Once a hearing has been requested for your Social Security disability (SSD) claim, the Social Security Administration (SSA) will give you the option to either appear via video conference for your hearing or request to have an in-person hearing. SSA has been scheduling video hearings since 2003. The benefit of a video hearing is that the average processing time is reduced along with any travel expenses. The downfall is that you are testifying in front of a judge through a video screen. Some people argue that by the judge not being in the room with the claimant they are not able to get a clear picture of what is going on with the claimant. Something is essentially lost in translation without the in person contact.
SSA has always given an individual an option to object to having a video hearing. The right to request an in-person hearing is protected by your due process rights in the Constitution.
When can I object to a video hearing?
In the past few months, SSA has changed its policy on when an individual is able to object to having a video hearing. It used to be that you could object to having a video hearing at any point during the hearing process. Now, SSA is giving you 30 days from the date your case is transferred to a national hearing center to object to having a video hearing.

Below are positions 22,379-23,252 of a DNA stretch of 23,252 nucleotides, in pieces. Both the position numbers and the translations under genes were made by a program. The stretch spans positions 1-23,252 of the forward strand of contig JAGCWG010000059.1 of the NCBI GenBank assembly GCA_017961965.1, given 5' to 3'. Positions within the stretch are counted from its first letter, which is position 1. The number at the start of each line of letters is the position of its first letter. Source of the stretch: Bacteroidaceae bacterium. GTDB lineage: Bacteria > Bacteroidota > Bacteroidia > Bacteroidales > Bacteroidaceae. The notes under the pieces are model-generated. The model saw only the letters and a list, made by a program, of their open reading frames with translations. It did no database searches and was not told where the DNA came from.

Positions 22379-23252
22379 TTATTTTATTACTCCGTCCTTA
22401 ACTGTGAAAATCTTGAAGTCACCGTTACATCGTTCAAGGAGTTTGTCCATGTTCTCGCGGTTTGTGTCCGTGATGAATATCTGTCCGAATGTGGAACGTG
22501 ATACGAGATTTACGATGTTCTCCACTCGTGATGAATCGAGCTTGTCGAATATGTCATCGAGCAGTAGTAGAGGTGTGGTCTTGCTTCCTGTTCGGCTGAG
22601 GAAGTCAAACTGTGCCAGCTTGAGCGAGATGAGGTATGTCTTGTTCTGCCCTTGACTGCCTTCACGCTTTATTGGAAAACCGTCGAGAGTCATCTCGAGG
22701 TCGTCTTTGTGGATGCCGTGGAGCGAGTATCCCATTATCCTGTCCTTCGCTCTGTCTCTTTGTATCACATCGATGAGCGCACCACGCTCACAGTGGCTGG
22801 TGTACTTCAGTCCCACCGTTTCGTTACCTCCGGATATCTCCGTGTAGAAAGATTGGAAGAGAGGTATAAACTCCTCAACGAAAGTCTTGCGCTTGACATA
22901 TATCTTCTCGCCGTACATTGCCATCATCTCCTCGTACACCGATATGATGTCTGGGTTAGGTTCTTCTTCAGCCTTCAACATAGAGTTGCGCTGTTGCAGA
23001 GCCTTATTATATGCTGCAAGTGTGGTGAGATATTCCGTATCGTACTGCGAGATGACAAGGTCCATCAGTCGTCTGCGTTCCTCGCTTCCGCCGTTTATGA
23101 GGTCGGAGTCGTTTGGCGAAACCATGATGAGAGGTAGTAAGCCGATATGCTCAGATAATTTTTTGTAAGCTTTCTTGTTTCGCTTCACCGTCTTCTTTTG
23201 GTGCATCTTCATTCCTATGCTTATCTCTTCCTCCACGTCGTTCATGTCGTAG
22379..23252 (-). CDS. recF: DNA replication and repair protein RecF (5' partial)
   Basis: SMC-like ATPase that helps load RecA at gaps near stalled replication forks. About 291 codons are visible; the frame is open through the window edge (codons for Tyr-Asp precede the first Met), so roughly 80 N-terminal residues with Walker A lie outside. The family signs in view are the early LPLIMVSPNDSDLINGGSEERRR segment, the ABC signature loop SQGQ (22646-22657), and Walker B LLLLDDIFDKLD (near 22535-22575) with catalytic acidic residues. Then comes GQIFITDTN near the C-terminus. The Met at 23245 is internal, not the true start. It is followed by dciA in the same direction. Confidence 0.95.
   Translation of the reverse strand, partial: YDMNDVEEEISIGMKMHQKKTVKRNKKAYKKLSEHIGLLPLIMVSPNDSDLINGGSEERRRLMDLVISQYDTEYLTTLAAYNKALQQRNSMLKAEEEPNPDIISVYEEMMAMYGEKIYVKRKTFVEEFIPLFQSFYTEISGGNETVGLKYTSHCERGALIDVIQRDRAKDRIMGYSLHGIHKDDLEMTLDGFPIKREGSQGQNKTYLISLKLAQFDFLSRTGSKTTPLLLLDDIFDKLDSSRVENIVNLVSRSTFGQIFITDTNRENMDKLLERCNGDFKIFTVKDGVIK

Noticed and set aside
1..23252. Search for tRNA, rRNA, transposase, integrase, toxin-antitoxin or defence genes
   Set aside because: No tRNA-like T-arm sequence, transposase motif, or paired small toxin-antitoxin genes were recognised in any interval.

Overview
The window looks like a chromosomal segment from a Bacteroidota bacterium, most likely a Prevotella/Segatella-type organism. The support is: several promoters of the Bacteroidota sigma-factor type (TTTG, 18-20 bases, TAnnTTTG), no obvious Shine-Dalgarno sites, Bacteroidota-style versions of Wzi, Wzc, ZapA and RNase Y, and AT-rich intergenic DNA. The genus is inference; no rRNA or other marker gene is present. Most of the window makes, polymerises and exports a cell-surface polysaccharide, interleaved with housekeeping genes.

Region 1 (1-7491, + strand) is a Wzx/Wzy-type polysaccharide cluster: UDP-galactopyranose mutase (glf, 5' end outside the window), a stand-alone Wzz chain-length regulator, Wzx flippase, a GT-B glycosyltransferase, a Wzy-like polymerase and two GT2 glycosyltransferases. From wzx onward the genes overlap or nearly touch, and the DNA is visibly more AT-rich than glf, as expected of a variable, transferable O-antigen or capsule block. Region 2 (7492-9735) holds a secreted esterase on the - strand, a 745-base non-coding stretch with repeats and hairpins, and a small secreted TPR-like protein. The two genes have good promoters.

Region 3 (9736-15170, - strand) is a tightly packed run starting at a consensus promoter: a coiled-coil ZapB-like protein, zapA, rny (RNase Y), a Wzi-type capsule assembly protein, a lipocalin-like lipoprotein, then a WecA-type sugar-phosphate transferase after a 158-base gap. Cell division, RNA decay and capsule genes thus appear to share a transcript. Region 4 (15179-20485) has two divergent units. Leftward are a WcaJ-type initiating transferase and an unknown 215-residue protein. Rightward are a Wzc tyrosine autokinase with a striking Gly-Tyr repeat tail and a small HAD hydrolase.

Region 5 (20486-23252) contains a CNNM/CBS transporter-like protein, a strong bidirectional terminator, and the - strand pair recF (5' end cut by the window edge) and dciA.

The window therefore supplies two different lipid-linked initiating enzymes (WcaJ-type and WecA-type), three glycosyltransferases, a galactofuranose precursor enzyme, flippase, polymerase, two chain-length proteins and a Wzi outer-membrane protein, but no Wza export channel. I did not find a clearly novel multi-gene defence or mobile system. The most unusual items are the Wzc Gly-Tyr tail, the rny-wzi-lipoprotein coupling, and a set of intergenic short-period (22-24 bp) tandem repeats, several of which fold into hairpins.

The big question is do you object to having a video hearing?
The first step should be to discuss it with your attorney. If you don’t have an attorney you should absolutely get one at this point. Going to a hearing by yourself without knowing the rules and regulations will most certainly place you at a disadvantage when you go before the administrative law judge. If you have an attorney they will know what the best plan of attack is. A local attorney will know their hearing office the best and will have a good idea of what your chances of getting approved are with that pool of judges.
That’s generally going to be the main question: what are your chances of winning with the national hearing center vs. your local office? The other pressing issue is whether you can wait a few months longer for your hearing to be scheduled in your local office. Or if due to financial issues you need to take your chances with a video hearing so as to have it scheduled sooner.
Objecting to a video hearing is a big issue and can have a major effect on the outcome of your case. It should not be taken lightly. If you don’t already have an attorney, get one to help you make this important decision!